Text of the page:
. . . the polluter is presumably within his rights in seeking judicial review. This litigation, however, is carried out on the polluter's time, not the public's, for during its pendency the original regulations remain in effect, and the polluter's failure to comply may subject him to a variety of enforcement procedures.
421 U.S. at 92, 95 S.Ct. at 1488. The Court is plainly suggesting that given the strong Congressional policy in favor of prompt enforcement of the Act, ordinarily enforcement should not be delayed while review of the EPA's action is under way, and certainly should not be delayed because of the possibility that sometime in the future there might be a review proceeding.
C&SOE may protest that it attempted to seek review of the limitations "on its own time," but was rebuffed by this Court, see Buckeye II, supra, and that now it is unfair to enforce those same standards against it without review. That argument ignores the fact that an unripe controversy eventually matures, and that a determination of unripeness early in a controversy cannot indefinitely bar enforcement. C&SOE should properly address its arguments to this Court in the context of a review proceeding, and if the defendants are able to make a clear showing of potential harm, and raise a substantial question as to the propriety of the EPA's action, presumably this Court is fully capable of fashioning an equitable solution to the problem. See, Scripps-Howard Radio v. FCC, supra, 316 U.S. 4, 62 S.Ct. 875, 86 L.Ed. 1229. It is undeniable that the procedures for review and enforcement have not worked smoothly in this case, but that is no reason for abandoning the process altogether for an indefinite period of time.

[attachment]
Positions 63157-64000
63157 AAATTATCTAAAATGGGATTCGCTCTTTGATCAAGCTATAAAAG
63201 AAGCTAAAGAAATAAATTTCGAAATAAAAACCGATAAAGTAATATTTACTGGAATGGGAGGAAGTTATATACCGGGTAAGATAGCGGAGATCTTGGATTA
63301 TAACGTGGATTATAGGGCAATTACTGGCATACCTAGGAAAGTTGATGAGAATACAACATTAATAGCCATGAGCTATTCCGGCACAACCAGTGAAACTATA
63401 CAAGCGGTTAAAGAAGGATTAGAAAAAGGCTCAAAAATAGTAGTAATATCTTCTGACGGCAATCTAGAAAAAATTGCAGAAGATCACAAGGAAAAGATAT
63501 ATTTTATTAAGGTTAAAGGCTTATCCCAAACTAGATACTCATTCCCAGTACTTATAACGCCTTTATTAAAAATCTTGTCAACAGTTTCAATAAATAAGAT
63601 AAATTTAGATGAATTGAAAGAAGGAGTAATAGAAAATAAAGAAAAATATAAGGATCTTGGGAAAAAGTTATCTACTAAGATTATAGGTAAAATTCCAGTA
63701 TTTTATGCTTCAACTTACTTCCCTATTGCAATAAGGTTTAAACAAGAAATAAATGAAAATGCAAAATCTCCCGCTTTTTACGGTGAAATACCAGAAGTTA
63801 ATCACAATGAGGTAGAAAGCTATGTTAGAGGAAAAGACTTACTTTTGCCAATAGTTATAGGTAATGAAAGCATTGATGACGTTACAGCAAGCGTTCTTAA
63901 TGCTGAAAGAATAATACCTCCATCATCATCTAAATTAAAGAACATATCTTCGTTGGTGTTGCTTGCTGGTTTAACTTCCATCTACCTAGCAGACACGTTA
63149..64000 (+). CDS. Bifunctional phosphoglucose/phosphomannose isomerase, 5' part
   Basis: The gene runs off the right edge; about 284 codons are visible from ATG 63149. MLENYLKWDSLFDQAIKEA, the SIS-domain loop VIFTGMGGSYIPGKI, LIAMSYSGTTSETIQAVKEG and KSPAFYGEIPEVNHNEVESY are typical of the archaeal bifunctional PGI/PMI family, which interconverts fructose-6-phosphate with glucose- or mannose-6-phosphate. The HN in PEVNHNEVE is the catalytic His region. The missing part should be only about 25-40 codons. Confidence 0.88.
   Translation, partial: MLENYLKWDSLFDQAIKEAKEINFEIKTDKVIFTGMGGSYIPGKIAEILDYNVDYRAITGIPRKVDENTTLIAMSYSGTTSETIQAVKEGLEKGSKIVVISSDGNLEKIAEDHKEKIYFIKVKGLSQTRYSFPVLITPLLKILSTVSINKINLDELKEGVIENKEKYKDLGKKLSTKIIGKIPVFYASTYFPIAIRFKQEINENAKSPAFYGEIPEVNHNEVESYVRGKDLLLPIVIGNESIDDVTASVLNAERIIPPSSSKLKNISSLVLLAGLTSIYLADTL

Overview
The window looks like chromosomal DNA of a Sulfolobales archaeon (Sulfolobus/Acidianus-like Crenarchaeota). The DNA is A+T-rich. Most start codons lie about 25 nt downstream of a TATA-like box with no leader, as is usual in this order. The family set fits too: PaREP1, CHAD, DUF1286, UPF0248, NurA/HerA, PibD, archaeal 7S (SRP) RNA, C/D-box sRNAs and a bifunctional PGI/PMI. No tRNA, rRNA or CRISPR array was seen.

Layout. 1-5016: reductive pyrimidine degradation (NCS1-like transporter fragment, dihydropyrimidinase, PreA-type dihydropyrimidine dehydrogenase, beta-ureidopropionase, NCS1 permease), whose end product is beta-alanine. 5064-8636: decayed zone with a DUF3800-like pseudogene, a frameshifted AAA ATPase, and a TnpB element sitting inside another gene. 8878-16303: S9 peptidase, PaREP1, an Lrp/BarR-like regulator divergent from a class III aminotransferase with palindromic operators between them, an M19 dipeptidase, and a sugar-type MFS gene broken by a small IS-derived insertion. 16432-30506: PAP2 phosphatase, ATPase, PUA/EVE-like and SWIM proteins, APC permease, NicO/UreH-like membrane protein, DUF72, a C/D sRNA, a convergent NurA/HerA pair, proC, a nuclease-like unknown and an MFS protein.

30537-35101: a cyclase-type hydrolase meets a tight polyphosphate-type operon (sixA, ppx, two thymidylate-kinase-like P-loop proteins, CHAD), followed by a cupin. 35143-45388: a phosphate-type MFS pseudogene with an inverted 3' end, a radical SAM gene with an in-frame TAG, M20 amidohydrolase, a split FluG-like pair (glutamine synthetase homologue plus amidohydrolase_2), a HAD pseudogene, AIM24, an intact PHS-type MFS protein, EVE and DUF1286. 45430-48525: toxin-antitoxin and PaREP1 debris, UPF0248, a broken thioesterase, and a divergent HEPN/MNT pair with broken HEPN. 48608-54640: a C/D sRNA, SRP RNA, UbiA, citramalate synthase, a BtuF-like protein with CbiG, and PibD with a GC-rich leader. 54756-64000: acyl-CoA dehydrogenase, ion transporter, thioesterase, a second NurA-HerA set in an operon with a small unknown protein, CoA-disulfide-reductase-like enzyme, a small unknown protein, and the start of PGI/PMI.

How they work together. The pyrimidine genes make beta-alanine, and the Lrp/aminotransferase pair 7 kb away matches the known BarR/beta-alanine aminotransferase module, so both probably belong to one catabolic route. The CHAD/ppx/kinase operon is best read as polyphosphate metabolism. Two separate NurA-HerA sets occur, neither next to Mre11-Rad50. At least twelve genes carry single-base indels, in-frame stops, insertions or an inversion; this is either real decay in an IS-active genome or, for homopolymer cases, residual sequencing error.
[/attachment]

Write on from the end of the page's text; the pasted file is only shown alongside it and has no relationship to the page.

The District Court implies in its opinion granting the stay that it believes that under Buckeye II, not only is the present controversy still not ripe for review, but that standards which are not ripe for review cannot be enforced. In the first place, we wish to point out that ripeness decisions are very much the product of a particular set of circumstances at a particular time. Not only have two years passed since Buckeye II was decided, but the major revisions which were pending in that case have since been approved by the EPA, and the final attainment date for emission limitations has come and gone. Furthermore, enforcement is not necessarily affected by ripeness for review. In fact, imminent enforcement is a crucial factor which renders standards reviewable.
Going beyond the factors relied on by the District Court, C&SOE urges that the plan is still in the process of revision, and that this justifies the Court's refusal to enforce the regulations now. This argument would potentially render any plan unenforceable at any time, since the Act clearly envisions the possibility of continuous adjustments in the basic plan by the State and the EPA. Section 110(a)(2)(H), (3)(A); 42 U.S.C. § 1857c-5(a)(2)(H), (3)(A). If a plan became unenforceable every time such a revision became a possibility, the entire enforcement procedure of the Clean Air Act would be crippled. The Supreme Court has rejected the argument, pointing out that "(A) polluter is subject to existing requirements until such time as he obtains a variance, and variances are not available under the revision authority until they have been approved by both the State and the Agency." Train v. Nat'l Resources Def. Council, supra, 421 U.S. at 92, 95 S.Ct. at 1488 (emphasis added). See also, Friends of the Earth v. Carey, 535 F.2d 165 (2d Cir. 1976); Friends of the Earth v. PEPCO, 419 F.Supp. 528 (D.D.C.1976). In any case, whatever the justification for a brief stay in the context of apparent imminent administrative action which would potentially moot the entire controversy, cf., Buckeye II, 525 F.2d 80, the current stay is clearly not justified on that basis. The delay since the initiation of this suit has been far from brief, the final attainment date passed months ago, and the EPA, far from being on the verge of approving a variance, has in fact returned the variance to the state as inadequate.